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5 December 2013 11:26 am ,
Vol. 342 ,
An animal rights group known as the Nonhuman Rights Project filed lawsuits in three New York courts this week in an...
Researchers have been hot on the trail of the elusive Denisovans, a type of ancient human known only by their DNA and...
Thousands of scientists in the Russian Academy of Sciences (RAS) are about to lose their jobs as a result of the...
Dyslexia, a learning disability that hinders reading, hasn't been associated with deficits in vision, hearing, or...
Exotic, elusive, and dangerous, snakes have fascinated humankind for millennia. They can be hard to find, yet their...
Researchers have sequenced and analyzed the first two snake genomes, which represent two evolutionary extremes. The...
Snake venoms are remarkably complex mixtures that can stun or kill prey within minutes. But more and more researchers...
At age 30, Dutch biologist Freek Vonk has built up a respectable career as a snake scientist. But in his home country,...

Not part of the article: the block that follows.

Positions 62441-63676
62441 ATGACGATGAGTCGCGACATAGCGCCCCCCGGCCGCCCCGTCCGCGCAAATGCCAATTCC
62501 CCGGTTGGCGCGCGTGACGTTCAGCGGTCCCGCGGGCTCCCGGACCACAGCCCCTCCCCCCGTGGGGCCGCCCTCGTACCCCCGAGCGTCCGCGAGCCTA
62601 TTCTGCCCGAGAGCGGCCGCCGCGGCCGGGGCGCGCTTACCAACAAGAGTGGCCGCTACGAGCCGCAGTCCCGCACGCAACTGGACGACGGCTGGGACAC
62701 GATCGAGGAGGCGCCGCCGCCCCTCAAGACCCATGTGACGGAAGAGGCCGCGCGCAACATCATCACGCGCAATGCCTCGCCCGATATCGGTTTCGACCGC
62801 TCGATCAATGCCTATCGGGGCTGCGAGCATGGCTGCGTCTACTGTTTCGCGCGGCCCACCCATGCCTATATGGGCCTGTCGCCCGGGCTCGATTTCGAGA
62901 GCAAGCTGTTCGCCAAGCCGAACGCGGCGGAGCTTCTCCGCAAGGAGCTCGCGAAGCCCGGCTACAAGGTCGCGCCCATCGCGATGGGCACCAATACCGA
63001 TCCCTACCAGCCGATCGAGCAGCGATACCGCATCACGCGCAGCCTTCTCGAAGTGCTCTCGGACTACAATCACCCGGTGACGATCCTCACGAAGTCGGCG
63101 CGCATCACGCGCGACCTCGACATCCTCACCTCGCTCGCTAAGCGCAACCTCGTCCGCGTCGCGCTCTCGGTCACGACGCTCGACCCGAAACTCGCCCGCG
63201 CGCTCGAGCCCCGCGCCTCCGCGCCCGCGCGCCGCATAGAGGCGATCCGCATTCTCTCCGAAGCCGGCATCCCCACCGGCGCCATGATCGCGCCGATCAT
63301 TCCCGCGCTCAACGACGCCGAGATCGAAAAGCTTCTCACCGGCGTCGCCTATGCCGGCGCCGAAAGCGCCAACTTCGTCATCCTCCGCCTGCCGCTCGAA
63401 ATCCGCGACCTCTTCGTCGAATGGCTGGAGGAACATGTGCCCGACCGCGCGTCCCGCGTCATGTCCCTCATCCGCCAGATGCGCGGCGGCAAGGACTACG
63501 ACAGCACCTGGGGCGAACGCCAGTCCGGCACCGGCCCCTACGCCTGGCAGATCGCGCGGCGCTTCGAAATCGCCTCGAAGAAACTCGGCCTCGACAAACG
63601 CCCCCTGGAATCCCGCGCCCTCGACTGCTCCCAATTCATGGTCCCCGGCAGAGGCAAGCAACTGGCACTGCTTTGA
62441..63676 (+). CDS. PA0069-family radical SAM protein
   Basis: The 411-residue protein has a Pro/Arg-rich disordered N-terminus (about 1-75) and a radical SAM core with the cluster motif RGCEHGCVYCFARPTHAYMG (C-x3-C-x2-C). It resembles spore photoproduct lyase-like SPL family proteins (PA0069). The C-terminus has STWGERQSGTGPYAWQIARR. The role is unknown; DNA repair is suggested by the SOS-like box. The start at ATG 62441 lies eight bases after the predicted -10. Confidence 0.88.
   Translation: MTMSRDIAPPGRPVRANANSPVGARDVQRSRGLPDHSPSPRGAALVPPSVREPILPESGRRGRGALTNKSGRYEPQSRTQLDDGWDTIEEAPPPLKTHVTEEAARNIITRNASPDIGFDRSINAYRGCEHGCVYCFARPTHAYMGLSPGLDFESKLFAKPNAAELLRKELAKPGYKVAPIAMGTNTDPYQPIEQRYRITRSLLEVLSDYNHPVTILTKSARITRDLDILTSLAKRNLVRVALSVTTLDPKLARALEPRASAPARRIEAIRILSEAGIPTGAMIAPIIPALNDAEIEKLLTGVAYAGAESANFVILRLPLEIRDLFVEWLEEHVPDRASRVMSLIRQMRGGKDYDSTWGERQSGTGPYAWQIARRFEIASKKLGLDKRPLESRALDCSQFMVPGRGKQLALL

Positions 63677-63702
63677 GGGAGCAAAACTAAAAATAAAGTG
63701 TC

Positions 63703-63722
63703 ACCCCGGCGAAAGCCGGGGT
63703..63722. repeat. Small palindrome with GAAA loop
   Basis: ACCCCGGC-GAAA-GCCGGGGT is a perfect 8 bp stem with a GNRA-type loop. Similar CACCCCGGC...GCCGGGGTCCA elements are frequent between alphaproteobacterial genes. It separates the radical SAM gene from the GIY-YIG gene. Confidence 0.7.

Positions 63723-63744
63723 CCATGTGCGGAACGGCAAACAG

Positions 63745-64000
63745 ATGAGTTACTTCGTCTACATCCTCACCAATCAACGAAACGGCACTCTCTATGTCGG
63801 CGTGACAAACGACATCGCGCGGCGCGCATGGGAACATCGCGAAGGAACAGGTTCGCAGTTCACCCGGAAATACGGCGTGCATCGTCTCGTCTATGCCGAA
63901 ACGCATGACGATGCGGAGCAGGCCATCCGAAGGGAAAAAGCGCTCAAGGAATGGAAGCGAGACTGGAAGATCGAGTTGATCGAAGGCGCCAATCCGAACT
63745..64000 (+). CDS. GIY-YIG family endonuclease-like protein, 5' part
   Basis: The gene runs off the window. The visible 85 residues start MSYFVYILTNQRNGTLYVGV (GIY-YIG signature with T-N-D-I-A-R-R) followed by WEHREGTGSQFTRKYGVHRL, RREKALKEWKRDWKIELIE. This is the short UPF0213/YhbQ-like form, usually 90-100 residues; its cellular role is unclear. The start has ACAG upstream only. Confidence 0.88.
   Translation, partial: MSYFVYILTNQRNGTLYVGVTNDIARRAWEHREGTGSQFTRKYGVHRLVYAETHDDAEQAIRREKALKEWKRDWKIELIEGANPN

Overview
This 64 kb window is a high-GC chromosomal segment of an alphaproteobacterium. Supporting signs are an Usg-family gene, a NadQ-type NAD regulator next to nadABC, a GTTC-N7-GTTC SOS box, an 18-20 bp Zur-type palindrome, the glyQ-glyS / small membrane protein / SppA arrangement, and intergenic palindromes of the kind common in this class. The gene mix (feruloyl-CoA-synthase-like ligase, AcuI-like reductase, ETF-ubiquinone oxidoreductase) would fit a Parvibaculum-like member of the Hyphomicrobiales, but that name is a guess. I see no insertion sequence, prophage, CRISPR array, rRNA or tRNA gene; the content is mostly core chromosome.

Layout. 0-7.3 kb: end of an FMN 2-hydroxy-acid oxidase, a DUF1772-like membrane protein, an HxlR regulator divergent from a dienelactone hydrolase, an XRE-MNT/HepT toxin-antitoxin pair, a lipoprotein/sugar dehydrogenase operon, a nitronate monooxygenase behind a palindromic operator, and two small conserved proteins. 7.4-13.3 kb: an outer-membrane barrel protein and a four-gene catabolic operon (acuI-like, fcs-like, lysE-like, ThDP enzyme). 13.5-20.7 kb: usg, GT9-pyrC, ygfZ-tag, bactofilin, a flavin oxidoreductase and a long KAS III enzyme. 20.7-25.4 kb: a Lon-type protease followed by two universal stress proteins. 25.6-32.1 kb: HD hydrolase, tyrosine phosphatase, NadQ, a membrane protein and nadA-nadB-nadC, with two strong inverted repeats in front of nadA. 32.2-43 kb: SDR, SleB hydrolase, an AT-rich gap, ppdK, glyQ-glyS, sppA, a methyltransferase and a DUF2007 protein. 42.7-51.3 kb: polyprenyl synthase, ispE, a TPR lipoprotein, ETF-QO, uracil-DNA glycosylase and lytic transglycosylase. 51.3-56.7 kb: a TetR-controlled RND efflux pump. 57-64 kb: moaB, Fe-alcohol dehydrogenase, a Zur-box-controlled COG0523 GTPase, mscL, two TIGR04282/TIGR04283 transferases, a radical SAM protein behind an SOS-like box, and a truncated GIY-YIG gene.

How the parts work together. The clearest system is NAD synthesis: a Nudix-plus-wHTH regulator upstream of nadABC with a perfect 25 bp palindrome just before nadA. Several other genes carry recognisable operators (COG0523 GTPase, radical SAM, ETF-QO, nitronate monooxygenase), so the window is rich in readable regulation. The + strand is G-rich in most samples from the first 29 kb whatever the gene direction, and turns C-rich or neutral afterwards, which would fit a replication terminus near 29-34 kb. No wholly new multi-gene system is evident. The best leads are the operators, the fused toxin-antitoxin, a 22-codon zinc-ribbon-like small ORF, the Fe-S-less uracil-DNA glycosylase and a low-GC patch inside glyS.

- 5 December 2013 11:26 am , Vol. 342 , #6163
- About Us
Live Chat: The Future of Physics
12 February 2013 2:30 pm
See below for the live video feed.
After a 50-year search, physicists finally found the Higgs boson. So what are they going to do now? Is there anything left to learn about the particles and forces we know about? Which experiments have the best chance of finding new physics? How close are we to solving the mysteries of dark matter and dark energy? And what happens if we don’t find anything new?
Tune in at 3 p.m. EST on Friday, 15 February, for a live Google+ Hangout about the future of physics with Massachusetts Institute of Technology neutrino maven Janet Conrad and Fermi National Accelerator Laboratory theorist Chris Quigg, live from the AAAS meeting in Boston. Have questions for the guests? Leave them in the comment box below and we'll address them during the Hangout. The full video will be archived on this page.
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Chris Quigg is Senior Scientist at the Fermi National Accelerator Laboratory. His research spans many topics in particle physics, from heavy quarks through cosmic neutrinos.
Janet Conrad received her B.A. from Swarthmore College in 1985, M.Sc. from Oxford University in 1987, and Ph.D. from Harvard in 1993. She was the Walter O. Lecroy Professor of Physics at Columbia University and now teaches at MIT. Her research focuses on neutrinos, the lightest known particles of matter.
Lizzie Wade is the news intern at Science Her obsessions include California condors, natural mummies, and the many uses of aluminum foil at physics labs.